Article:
Maximum likelihood estimation

There are 4 main steps in calculating the MLE, θ̂MLE , of θ.

1. Write down the likelihood function, lik(θ) =∏n

i=1 fθ(Xi ).

2. Calculate the log-likelihood function `(θ) = log(lik(θ))(Note: this is because it is often much easier to find themaximum of the log-likelihood function than the likelihoodfunction)

3. Differentiate the log-likelihood function with respect to θ.

4. Set the derivative to 0, and solve for θ.

Maximum likelihood estimation - example

Example: Suppose Xi ∼ Bernoulli(p).

fp(x) = px(1− p)1−x

Step 1: Write down the likelihood function:

lik(p) =n∏

i=1

fp(Xi )

=n∏

i=1

pXi (1− p)1−Xi

= p∑n

i=1 Xi (1− p)∑n

i=1(1−Xi )

Maximum likelihood estimation - example

Example: Suppose Xi ∼ Bernoulli(p).

fp(x) = px(1− p)1−x

Step 1: lik(p) = p∑n

i=1 Xi (1− p)∑n

i=1(1−Xi )

Step 2: Calculate the log-likelihood function:

`(p) = log(lik(p)) =n∑

i=1

Xi log(p) +n∑

i=1

(1− Xi ) log(1− p)

Maximum likelihood estimation - example

Example: Suppose Xi ∼ Bernoulli(p).

fp(x) = px(1− p)1−x

Step 2: `(p) =∑n

i=1 Xi log(p) +∑n

i=1(1− Xi ) log(1− p)Step 3: Differentiate the log-likelihood function with respectto p:

d`(p)

dp=

∑ni=1 Xi

p−∑n

i=1(1− Xi )

1− p

Maximum likelihood estimation - example

Example: Suppose Xi ∼ Bernoulli(p).

fp(x) = px(1− p)1−x

Step 3: d`(p)dp =

∑ni=1 Xi

p −∑n

i=1(1−Xi )1−p

Step 4: Set the derivative to 0, and solve for p:

d`(p)

dp= 0 =⇒ p̂MLE =

∑ni=1 Xi

n= X

So the MLE for p where Xi ∼ Bernoulli(p) is just equal to thesample mean.

Method of Moments (MOM)

Method of Moments

I Confidence interval for θ: calculate a range of values inwhich the true value of the parameter θ lies with somespecified probability.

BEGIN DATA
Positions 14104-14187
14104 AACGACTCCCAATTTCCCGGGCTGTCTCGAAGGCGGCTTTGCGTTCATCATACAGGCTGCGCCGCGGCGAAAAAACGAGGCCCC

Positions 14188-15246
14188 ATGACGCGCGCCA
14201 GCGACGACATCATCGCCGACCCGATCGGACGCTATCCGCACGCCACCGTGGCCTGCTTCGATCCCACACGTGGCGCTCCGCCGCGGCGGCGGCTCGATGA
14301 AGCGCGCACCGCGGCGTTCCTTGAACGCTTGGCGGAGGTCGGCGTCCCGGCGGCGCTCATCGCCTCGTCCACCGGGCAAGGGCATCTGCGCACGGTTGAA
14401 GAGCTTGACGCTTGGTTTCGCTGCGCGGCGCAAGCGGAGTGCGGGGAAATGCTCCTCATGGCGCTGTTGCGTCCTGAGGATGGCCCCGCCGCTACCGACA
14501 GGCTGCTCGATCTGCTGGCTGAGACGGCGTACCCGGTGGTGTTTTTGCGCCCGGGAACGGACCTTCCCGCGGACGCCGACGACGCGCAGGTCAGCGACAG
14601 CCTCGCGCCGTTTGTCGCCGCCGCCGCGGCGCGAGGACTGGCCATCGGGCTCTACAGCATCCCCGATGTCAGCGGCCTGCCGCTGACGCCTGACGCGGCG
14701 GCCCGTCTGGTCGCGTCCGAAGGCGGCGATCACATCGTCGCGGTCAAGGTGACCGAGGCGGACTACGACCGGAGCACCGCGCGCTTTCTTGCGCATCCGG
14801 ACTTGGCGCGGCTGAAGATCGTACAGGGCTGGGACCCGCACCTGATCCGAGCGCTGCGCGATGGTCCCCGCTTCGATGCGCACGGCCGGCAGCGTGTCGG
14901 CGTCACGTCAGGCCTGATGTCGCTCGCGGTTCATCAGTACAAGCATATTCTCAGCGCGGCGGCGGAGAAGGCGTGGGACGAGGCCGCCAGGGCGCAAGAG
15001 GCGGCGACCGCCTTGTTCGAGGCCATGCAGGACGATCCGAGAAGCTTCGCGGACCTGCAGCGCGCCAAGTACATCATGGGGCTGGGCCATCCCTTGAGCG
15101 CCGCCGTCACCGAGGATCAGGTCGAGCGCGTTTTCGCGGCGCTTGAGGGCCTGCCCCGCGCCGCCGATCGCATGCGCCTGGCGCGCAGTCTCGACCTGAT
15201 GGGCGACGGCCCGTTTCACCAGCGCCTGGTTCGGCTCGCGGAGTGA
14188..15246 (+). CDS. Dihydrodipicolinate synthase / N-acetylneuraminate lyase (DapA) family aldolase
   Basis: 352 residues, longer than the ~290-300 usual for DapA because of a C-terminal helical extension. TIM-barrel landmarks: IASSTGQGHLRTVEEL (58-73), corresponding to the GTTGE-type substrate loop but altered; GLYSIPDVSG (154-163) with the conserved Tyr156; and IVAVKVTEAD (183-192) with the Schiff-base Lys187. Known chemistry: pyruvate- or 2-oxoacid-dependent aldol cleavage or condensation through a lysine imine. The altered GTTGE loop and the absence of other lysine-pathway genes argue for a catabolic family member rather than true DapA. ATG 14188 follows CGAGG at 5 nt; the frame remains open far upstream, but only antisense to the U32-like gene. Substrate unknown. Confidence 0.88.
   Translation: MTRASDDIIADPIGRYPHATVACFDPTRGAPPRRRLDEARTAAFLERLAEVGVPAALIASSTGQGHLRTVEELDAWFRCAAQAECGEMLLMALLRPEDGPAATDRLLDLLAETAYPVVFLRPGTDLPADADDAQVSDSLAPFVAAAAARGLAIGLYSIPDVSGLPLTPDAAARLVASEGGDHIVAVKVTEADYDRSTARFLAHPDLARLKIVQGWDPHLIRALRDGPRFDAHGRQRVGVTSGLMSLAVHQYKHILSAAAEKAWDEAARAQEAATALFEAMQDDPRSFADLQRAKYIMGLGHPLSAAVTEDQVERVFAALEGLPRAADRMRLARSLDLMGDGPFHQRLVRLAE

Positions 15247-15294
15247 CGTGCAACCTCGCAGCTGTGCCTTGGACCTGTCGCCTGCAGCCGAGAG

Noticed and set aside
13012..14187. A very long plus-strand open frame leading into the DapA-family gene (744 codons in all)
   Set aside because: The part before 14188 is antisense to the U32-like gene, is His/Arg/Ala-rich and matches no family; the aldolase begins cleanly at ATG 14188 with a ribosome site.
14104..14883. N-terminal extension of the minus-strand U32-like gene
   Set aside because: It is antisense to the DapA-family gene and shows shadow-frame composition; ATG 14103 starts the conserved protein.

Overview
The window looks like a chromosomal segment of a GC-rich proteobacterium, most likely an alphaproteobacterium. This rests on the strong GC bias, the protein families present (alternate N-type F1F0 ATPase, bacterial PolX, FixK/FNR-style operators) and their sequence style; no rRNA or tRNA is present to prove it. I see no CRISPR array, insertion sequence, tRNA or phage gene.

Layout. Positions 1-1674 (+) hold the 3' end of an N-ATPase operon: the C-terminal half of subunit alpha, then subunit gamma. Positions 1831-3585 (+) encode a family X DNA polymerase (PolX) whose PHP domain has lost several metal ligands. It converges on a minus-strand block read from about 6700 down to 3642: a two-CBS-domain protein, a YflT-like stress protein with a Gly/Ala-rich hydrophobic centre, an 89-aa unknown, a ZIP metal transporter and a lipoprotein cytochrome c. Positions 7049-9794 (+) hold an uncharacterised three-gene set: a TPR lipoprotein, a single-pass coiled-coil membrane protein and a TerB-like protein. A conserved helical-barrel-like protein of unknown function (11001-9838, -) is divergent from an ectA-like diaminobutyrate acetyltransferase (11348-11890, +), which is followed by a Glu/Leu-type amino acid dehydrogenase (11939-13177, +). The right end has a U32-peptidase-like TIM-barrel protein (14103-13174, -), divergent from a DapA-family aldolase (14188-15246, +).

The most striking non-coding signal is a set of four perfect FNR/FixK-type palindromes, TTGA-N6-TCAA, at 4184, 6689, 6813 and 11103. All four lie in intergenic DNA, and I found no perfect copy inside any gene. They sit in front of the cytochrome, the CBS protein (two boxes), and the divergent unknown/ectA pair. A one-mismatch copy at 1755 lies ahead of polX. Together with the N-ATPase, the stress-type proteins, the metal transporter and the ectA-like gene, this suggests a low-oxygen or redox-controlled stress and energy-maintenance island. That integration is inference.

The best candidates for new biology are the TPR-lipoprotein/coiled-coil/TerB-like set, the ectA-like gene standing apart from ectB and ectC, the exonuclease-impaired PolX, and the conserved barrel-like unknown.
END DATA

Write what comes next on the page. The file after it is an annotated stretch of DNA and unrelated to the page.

I Maximum likelihood estimator for θ: calculate a singlevalue which estimates the true value of θ by maximizing thelikelihood function with respect to θ.

I Method of moments estimator for θ: By equating thetheoretical moments to the empirical (sample) moments,derive equations that relate the theoretical moments to θ.The equations are then solved for θ.

Suppose X follows some distribution. The kth moment of thedistribution is defined to be

µk = E [X k ] = gk(θ)

which will be some function of θ.

Method of Moments

MOM works by equating the theoretical moments (which will be afunction of θ) to the empirical moments.

Moment Theoretical Moment Empirical Moment

first moment E [X ]∑n

i=1 Xi

n

second moment E [X 2]∑n

i=1 X2i

n

third moment E [X 3]∑n

i=1 X3i

n

Method of Moments

MOM is perhaps best described by example.Suppose that X ∼ Bernoulli(p). Then the first moment is given by

E [X ] = 0× P(X = 0) + 1× P(X = 1) = p

Moreover, we can estimate the E[X ] by taking a sample X1, ...,Xn

and calculating the sample mean :

X =1

n

n∑i=1

Xi

We approximate the first theoretical moment, E [X ], by the firstempirical moment, X , i.e.

p̂MOM = X

which is the same as the MLE estimator! (note that this is notalways the case...)

Exercise 2

Exercise – Question 43, Chapter 8 (page 320) from JohnRice

The file gamma-arrivals contains a set of gamma-ray dataconsisting of the times between arrivals (interarrival times) of3,935 photons (units are seconds)

1. Make a histogram of the interarrival times. Does it appearthat a gamma distribution would be a plausible model?

2. Fit the parameters by the method of moments and bymaximum likelihood. How do the estimates compare?

3. Plot the two fitted gamma densities on top of the histogram.Do the fits look reasonable?

Hint 1: the gamma distribution can be written as

fα,β(x) =βα

Γ(α)xα−1e−βx

Hint 2: the MLE for α has no closed-form solution - use:

α̂MLE = 1

The δ-method

The δ-method

Recall that the CLT says

√n(X n − µ)→ N(0, σ2)

What if we have some general function g(·)?

√n(g(X n)− g(µ))→?

The δ-method

The δ-method tells us that

√n(g(X n)− g(µ))→ N(0, σ2(g ′(µ))2)

For a proof for the general case, seehttp://en.wikipedia.org/wiki/Delta_method

This method can be used to find the variance of a function of ourrandom variables!